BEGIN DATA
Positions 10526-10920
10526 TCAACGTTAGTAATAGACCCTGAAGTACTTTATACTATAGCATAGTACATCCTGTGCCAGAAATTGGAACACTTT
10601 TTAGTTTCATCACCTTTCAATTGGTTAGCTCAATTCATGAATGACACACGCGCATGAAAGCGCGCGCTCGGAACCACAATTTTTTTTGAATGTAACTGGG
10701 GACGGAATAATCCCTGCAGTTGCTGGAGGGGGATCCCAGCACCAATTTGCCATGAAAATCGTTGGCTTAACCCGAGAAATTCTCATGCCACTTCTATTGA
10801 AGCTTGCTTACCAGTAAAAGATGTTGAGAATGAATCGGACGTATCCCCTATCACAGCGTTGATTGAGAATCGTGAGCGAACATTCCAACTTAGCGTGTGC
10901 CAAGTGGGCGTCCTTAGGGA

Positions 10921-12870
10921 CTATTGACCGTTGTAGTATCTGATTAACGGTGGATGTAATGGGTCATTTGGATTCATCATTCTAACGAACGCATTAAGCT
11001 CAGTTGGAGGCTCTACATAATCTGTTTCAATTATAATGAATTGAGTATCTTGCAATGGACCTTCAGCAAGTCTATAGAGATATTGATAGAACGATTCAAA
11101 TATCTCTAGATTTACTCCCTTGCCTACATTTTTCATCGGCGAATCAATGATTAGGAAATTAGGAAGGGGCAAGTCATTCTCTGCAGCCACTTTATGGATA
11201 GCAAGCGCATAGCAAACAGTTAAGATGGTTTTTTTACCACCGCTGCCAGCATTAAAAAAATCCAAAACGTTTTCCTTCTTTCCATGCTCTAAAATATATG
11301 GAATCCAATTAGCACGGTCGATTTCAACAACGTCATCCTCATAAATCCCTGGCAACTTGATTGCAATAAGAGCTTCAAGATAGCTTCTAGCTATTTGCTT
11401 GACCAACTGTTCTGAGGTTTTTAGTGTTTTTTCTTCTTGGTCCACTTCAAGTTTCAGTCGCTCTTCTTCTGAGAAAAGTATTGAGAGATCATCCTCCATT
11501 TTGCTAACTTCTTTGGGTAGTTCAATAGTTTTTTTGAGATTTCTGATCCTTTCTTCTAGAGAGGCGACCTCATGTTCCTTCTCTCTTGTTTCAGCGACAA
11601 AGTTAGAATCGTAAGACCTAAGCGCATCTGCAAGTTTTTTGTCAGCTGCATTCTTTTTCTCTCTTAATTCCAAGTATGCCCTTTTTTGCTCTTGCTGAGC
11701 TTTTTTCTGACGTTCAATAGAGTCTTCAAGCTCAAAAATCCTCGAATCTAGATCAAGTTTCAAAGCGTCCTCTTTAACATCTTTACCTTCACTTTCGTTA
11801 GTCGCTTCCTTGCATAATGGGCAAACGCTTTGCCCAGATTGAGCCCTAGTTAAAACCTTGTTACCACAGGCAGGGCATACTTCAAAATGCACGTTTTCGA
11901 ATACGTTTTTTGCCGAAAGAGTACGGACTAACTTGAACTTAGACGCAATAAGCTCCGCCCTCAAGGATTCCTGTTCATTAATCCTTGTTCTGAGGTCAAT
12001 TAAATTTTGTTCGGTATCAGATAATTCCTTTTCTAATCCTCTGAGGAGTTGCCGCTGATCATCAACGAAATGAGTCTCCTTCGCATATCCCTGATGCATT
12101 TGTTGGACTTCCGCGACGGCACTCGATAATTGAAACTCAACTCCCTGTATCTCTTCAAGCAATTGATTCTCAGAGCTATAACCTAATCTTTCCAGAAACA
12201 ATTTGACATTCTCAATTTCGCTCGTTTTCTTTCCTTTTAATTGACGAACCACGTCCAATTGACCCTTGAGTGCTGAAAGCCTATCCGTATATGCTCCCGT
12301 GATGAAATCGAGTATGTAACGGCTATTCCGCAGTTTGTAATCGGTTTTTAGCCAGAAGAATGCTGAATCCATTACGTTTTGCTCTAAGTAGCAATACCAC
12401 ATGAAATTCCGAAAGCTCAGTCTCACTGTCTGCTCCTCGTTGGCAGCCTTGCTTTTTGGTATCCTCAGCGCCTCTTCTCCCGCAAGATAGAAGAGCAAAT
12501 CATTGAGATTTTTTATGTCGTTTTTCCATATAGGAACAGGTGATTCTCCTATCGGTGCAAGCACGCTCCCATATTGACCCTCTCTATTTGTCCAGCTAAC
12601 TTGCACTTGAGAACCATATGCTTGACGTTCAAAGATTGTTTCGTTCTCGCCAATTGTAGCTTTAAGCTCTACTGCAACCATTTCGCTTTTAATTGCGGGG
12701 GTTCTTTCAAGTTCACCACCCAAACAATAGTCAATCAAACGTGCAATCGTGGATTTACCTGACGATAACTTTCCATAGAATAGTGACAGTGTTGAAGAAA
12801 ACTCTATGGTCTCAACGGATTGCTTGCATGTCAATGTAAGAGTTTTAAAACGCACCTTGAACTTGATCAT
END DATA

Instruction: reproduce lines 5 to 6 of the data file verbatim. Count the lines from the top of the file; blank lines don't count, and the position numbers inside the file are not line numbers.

10801 AGCTTGCTTACCAGTAAAAGATGTTGAGAATGAATCGGACGTATCCCCTATCACAGCGTTGATTGAGAATCGTGAGCGAACATTCCAACTTAGCGTGTGC
10901 CAAGTGGGCGTCCTTAGGGA